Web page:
Researchers are creating a set of national benchmarks to estimate times in which anesthesia takes effect for different procedures. Knowing average intraoperative anesthesia ready times could help hospital administrators and anesthesiology departments improve intraoperative efficiency with better scheduling and optimized use of anesthesiologists.
Sudheer K. Jain, MD, assistant clinical director of the Department of Anesthesiology, and third-year anesthesiology resident Lori Russo, MD, of NYU Langone Medical Center, New York City, discussed their ongoing research at the annual meeting of the American Society of Anesthesiologists.
As hospital administrators are requiring health care providers to become more cost-effective and efficient, they have begun to take a closer look at anesthesiologists. Anesthesiologists at busy institutions are being encouraged to shorten their anesthesia induction times, but absent national benchmarks health care providers might be pressured into unrealistic expectations, potentially resulting in adverse outcomes.
“Our hospital has a lot of pressure to make things move [more] quickly and anesthesia is something they often look at. There’s no real existing data on this and we wanted to see how long things should take,” Dr. Russo said.
Their research examined the anesthesia induction times for 22,604 cases performed at the institution over the nine-month period from April to December 2013. Cases were categorized by the hospital’s 74 most common surgical procedure types, ranging from spinal fusion and craniotomy to bowel resection. Average times were recorded from the moment the patients were wheeled into the operating room until the time they were ready for the surgical procedure and positioning.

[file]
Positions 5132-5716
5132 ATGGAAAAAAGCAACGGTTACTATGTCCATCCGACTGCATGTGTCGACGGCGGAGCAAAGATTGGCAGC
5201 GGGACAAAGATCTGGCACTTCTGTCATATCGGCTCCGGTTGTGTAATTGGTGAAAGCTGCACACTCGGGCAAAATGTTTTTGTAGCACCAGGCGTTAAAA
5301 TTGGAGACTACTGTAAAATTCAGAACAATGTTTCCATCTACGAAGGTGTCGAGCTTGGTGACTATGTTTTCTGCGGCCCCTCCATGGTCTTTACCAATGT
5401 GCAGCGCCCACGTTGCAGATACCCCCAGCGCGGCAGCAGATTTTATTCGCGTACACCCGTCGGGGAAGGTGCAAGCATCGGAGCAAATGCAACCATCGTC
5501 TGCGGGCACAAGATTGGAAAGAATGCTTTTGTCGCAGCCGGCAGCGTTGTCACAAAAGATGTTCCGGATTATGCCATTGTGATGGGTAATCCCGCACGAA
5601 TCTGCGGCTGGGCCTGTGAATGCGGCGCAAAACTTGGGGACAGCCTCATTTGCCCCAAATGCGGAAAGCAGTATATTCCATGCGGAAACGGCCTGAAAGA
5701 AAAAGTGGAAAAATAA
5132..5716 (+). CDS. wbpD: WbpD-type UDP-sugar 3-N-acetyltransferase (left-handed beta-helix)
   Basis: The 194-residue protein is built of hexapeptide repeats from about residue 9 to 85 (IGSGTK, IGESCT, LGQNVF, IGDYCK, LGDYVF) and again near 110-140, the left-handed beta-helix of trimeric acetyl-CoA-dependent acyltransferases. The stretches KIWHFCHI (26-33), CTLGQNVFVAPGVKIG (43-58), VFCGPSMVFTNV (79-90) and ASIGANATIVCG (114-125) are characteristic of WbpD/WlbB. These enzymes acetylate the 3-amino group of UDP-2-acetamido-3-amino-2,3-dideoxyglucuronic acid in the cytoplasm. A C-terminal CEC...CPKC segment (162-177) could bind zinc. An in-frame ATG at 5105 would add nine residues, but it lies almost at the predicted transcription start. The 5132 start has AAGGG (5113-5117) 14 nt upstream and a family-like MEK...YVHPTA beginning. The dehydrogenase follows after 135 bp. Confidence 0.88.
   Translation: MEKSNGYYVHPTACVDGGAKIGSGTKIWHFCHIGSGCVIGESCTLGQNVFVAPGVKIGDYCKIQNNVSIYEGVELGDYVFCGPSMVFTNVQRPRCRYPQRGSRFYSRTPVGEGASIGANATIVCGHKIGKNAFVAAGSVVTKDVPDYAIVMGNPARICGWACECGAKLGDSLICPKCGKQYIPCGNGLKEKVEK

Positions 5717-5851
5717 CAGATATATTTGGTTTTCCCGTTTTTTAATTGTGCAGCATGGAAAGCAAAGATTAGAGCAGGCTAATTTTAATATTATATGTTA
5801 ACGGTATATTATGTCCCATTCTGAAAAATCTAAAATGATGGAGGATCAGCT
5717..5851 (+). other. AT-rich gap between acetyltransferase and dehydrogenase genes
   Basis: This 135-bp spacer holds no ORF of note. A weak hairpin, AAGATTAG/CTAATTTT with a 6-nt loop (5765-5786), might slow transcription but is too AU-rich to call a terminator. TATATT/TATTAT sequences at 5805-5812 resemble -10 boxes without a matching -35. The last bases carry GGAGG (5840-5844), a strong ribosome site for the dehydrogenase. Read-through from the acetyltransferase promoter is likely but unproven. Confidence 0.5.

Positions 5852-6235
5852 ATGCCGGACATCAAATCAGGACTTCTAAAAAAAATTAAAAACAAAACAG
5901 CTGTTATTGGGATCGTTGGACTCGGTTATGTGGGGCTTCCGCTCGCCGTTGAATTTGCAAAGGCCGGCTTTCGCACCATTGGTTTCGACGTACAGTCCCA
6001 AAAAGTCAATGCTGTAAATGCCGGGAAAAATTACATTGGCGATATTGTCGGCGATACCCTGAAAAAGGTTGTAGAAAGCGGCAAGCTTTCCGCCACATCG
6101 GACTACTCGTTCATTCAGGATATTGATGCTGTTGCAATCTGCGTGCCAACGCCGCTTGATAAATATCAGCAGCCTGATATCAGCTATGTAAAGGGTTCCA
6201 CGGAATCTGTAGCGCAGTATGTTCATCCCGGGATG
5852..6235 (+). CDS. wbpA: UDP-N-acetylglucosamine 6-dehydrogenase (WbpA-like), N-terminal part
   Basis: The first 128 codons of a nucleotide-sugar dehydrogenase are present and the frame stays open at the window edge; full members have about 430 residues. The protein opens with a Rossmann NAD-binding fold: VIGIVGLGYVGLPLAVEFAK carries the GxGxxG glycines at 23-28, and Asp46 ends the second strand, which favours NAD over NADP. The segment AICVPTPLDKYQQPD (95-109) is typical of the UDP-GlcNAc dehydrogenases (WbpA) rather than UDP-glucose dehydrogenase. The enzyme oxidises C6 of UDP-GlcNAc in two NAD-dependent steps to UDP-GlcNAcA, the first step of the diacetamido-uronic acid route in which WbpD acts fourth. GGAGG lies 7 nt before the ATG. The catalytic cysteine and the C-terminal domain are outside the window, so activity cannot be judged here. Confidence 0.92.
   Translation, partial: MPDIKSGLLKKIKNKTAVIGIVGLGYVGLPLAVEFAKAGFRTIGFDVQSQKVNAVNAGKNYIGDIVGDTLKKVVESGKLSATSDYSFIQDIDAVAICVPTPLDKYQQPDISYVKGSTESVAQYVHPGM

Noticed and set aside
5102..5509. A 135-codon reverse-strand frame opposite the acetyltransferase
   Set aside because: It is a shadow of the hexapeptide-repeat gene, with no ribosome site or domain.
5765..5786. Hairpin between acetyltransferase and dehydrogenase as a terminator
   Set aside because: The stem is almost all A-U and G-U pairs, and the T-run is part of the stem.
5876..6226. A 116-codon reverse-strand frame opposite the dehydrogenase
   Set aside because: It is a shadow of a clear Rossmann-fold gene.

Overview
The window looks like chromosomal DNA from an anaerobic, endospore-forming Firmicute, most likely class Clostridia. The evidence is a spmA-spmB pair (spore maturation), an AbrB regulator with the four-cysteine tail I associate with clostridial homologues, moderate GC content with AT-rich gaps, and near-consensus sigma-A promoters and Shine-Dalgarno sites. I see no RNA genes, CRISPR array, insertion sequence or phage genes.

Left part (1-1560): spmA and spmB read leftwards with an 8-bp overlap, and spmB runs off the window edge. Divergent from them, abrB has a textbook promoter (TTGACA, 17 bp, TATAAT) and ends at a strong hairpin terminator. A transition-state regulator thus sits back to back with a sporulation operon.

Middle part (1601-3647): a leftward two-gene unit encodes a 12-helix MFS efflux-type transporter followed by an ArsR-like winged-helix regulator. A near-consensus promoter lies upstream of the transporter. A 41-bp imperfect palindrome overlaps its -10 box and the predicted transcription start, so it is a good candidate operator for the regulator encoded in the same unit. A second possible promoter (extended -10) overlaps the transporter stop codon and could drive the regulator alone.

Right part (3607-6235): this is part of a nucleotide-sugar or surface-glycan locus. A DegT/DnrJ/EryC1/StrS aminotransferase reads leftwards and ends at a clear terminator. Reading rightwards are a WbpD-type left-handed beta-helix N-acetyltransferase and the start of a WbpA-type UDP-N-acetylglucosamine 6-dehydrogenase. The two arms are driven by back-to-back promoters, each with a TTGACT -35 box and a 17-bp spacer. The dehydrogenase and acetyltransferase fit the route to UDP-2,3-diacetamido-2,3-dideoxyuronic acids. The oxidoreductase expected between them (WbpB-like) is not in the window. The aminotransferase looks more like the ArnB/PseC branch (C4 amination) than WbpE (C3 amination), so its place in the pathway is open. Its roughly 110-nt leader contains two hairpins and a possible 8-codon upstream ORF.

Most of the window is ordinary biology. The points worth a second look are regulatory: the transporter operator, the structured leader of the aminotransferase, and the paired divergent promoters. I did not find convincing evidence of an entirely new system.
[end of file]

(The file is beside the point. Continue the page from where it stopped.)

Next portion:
Dr. Jain said the hospital previously based its scheduling models from incision to surgical end time without factoring in anesthesia. Over the course of a day, those incorrect calculations were adding up to significant time delays and putting additional pressure on anesthesiologists.
“It’s really important to [factor in] anesthesia ready times because there can be a lot of time involved in it. There can be a significant variability for certain types of cases and it can make a big impact in scheduling,” said Dr. Jain.
The researchers studied a large number of cases to get a more detailed analysis in order to differentiate ready times based on the anesthetic procedures performed as well as staffing considerations. Data will be analyzed based on type of anesthesia and how it was administered, and Dr. Russo said they are also tracking the number and types of health care workers involved in the delivery of the anesthesia. Times might vary if there was a certified registered nurse anesthetist or resident in the room.
Dr. Russo said using as many factors as possible could help create more accurate benchmarks for anesthesia start times. She said they’ve already discovered valuable information that could help determine precise anesthesia times for surgery planning. Surgical schedulers will be able to say, for example, that the anesthesiologist may need up to 44 minutes to get a patient having coronary artery bypass graft surgery ready for incision, whereas an anesthesiologist preparing a patient for total hip arthroplasty may need an average of 18 minutes.
“We want to be able to say this is exactly the time we need to start. We can try to improve upon that and also create more realistic schedules,” said Dr. Russo.
In addition to establishing benchmarks, Dr. Jain said the information could also help identify ways to decrease anesthesia start times or improve efficiencies. Solutions may include shifting some procedures outside of the operating room or adjusting staffing for certain procedures.